We’re hitting the road for the second Shockdown Saturday of the Soho Horror Festival, with the theme “Highway to Hell” taking us out of the woods from last weekend where we hunted for Bigfoot and got some bad news from a box of sympathy cards from the future. Our first feature this week, Thunderbird, was, of course, introduced with shorts reflecting the new theme and introduced me to the best short film in recent memory.
Helena, directed by Gabriel Campoy and Guillem Lafoz, starts with a woman (Anna Gonzalvo), assumedly the title character, trying her best to dump a body out in the middle of nowhere, retrieving a shovel, and pulling the body by the shoe to begin creating her gravesite. Fantastic cinematography and use of the open space at the location abound as the man (Javi Cornelio), whose face is covered by a burlap bag over his head, begins to use old school slasher tactics in making his way towards Helena. In the event we may have thought Helena was the villain in this story, our minds are changed when he lands a blow on her.
Despite Helena’s best efforts—and a bottle of accelerant—the man refuses to die and continues to come for her. With the conclusion seeing Helena leave the driver’s seat sheepishly compliant and a close-up on the faceless man’s knuckles tensely gripping the steering wheel followed by another close-up on Helena’s battered face, Helena’s story reveals her struggles in breaking the cycle of abuse and violence that refuse to let go of her. The directors’ brilliant use of the slasher genre to tell a story like that is nothing less than masterful, especially when you consider there is no dialogue. The film is stunningly effective in under ten minutes.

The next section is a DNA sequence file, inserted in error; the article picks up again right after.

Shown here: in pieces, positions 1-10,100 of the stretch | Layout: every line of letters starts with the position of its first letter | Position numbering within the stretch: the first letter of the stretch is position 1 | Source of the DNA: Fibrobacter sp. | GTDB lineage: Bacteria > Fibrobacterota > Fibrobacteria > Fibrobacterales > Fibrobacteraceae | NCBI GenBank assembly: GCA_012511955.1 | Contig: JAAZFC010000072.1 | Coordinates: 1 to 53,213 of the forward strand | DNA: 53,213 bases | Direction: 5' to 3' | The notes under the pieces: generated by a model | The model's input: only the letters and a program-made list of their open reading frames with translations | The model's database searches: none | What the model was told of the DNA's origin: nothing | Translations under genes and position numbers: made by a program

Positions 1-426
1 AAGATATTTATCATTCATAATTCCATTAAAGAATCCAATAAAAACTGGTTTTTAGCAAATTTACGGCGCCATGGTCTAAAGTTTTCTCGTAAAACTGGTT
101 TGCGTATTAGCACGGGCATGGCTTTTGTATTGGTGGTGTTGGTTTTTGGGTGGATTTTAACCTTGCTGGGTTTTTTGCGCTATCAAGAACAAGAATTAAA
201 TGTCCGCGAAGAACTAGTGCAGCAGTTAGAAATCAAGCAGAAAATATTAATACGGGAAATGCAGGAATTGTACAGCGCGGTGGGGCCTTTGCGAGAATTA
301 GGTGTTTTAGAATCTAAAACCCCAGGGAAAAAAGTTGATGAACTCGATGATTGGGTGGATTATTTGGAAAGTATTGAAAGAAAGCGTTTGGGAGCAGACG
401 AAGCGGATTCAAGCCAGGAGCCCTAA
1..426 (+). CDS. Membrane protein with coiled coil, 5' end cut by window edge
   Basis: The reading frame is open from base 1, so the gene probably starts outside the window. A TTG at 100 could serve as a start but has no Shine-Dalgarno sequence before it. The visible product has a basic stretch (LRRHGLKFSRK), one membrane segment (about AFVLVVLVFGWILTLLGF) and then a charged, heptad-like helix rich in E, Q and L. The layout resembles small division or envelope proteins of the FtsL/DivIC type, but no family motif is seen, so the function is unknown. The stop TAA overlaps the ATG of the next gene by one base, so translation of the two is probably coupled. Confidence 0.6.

The follow up short, The Way Station, didn’t land as heavy a blow to me but scored big points for its Tales from the Crypt level of creativity. The Way Station involves a sleazy traveling salesman (Kevin J. McGrath) looking to catch a night of rest before continuing in the morning. The salesman makes unwanted, misogynistic advances toward the young hotel desk clerk (Amy Wickenheiser), who checks the salesman in professionally before the salesman makes his way to his room. Putting his head to a pillow proves to be a difficult task, however, as he can hear the man in the next room snoring through the paper-thin walls. The salesman looks to confront the man but finds something far more deadly. As the story concludes with yet another man (Terence Rosemore) condescending to the clerk, the viewer sees how this is going to end for any traveler looking to placate the clerk with novel endearment or unwelcomed flirting. The Way Station’s subtle twist provides a very satisfying ending to this fun, cautionary tale.